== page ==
AGC: Construction Firms Add 2,000 Jobs in November 2023

Construction workers working on a big building

Construction sector job gains slowed in November as firms added only 2,000 jobs, but wages for hourly employees accelerated and the number of unfilled positions reached record highs in October, the Associated General Contractors of America reported in analyzing government data recently released. Association officials said the new figures indicate the slowdown in hiring is likely because of workforce shortages instead of declining need for labor.

“The steep rise in pay for craft and other hourly workers, along with an earlier report of record job openings heading into November, indicate that contractors are still struggling to find enough skilled workers,” said Ken Simonson, the association’s chief economist. “The slowdown in employment is a sign of how tight the job market is, not an indication that construction demand is lagging.”

Average hourly earnings for production and nonsupervisory employees in construction — covering most onsite craft workers as well as many office workers — climbed by 5.9 percent over the year to $34.96 per hour. Wage growth accelerated from 5.5 percent in October. Construction firms in November provided a wage “premium” of more than 19 percent compared to the average hourly earnings for all private-sector production employees.

Construction employment in November totaled 8,033,000, seasonally adjusted, an increase of 2,000 from October. The sector has added 200,000 jobs during the past 12 months. That was a gain of 2.6 percent, which outpaced the 1.8 percent job growth in the overall economy. Residential building and specialty trade contractors added 1,000 employees in November and 53,000 (1.6 percent) over 12 months. Employment at nonresidential construction firms — nonresidential building and specialty trade contractors along with heavy and civil engineering construction firms — climbed by 1,400 positions for the month and 147,800 (3.2 percent) since November 2022.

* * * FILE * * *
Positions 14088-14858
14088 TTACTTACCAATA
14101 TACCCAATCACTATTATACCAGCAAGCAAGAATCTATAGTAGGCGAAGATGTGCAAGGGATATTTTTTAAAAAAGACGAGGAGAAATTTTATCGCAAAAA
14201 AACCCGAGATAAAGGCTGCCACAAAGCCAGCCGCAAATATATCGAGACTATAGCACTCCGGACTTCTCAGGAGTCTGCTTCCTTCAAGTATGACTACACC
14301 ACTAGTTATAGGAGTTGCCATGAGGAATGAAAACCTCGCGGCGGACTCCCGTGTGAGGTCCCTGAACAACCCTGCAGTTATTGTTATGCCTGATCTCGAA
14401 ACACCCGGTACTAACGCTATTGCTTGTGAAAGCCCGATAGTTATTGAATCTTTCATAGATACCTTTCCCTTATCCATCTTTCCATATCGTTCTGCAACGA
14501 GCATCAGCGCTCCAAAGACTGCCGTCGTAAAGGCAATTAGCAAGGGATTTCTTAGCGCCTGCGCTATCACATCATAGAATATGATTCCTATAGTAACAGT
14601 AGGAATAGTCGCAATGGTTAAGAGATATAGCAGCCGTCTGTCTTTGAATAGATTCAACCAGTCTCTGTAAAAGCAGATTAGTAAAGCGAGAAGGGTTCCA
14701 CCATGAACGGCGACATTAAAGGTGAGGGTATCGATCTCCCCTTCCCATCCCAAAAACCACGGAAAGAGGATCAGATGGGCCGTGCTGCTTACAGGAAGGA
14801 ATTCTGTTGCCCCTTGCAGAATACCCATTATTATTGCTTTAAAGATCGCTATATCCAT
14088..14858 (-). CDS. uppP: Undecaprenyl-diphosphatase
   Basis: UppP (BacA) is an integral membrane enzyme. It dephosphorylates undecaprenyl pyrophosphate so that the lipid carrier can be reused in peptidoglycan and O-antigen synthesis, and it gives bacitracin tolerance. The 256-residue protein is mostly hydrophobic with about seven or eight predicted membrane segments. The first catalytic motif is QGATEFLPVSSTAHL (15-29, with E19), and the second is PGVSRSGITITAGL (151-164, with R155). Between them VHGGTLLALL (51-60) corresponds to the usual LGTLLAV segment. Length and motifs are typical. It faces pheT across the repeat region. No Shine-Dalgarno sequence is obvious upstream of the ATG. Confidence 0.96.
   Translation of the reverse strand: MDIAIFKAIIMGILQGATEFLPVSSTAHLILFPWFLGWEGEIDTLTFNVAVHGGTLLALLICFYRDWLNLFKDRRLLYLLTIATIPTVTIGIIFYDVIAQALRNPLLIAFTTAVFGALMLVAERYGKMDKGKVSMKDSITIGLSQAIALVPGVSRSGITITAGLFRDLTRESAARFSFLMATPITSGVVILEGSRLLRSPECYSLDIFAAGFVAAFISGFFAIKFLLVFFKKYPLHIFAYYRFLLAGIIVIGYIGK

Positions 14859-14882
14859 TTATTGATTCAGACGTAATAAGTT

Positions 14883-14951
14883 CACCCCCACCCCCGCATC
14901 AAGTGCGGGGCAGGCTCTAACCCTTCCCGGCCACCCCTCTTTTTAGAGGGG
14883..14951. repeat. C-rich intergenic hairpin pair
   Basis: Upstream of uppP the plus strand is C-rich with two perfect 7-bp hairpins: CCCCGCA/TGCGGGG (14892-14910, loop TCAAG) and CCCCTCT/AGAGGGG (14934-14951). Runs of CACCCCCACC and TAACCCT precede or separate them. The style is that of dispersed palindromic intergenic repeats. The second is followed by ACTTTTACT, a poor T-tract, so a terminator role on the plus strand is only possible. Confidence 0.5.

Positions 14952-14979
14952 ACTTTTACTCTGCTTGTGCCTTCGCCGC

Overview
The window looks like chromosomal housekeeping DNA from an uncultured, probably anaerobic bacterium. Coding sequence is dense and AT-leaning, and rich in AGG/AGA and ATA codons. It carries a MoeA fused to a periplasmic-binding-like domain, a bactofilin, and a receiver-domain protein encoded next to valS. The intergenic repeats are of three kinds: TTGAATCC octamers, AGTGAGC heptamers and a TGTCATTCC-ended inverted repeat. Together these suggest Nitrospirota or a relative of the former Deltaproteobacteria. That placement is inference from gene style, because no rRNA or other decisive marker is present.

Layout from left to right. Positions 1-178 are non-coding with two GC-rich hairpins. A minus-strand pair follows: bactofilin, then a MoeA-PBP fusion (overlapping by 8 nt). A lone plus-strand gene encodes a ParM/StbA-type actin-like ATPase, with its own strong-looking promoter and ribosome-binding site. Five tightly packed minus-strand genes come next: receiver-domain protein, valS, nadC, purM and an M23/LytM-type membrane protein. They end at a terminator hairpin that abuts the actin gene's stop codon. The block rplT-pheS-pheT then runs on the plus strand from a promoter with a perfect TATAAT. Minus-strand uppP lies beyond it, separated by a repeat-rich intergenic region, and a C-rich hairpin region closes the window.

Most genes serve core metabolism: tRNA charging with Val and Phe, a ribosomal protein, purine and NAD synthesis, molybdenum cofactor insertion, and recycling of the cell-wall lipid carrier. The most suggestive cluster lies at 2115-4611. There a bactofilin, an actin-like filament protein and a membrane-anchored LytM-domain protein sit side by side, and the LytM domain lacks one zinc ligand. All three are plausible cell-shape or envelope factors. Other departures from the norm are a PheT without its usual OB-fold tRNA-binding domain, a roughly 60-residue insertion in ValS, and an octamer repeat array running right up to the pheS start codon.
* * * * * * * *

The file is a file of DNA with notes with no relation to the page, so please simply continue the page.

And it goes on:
A report on job openings that the government released on Tuesday showed there were 457,000 openings in construction at the end of October, the highest October total in the 23-year history of the series. Simonson said this was a strong sign that contractors remain eager to hire and that the dip in employment gains in November is more likely a sign of the dearth of qualified workers rather than a slowdown in demand for projects.

Association officials said labor shortages were holding back growth for the construction industry and broader economy by limiting the number of new, high-paying construction jobs being created. They urged federal, state and local policy makers to boost investments in construction education and training programs to expose more people to career opportunities in the sector. They also called on federal officials to allow more people to legally enter the country to work in the industry as short-term relief until more domestic workers are available.

“Construction workforce shortages are a problem not just for contractors, but the broader economy because they limit job growth and make it harder to build infrastructure and economic development projects” said Stephen E. Sandherr, the association’s chief executive officer. “Exposing more people to construction career opportunities will put more people to work and make it easier to build.”

View the construction employment data.

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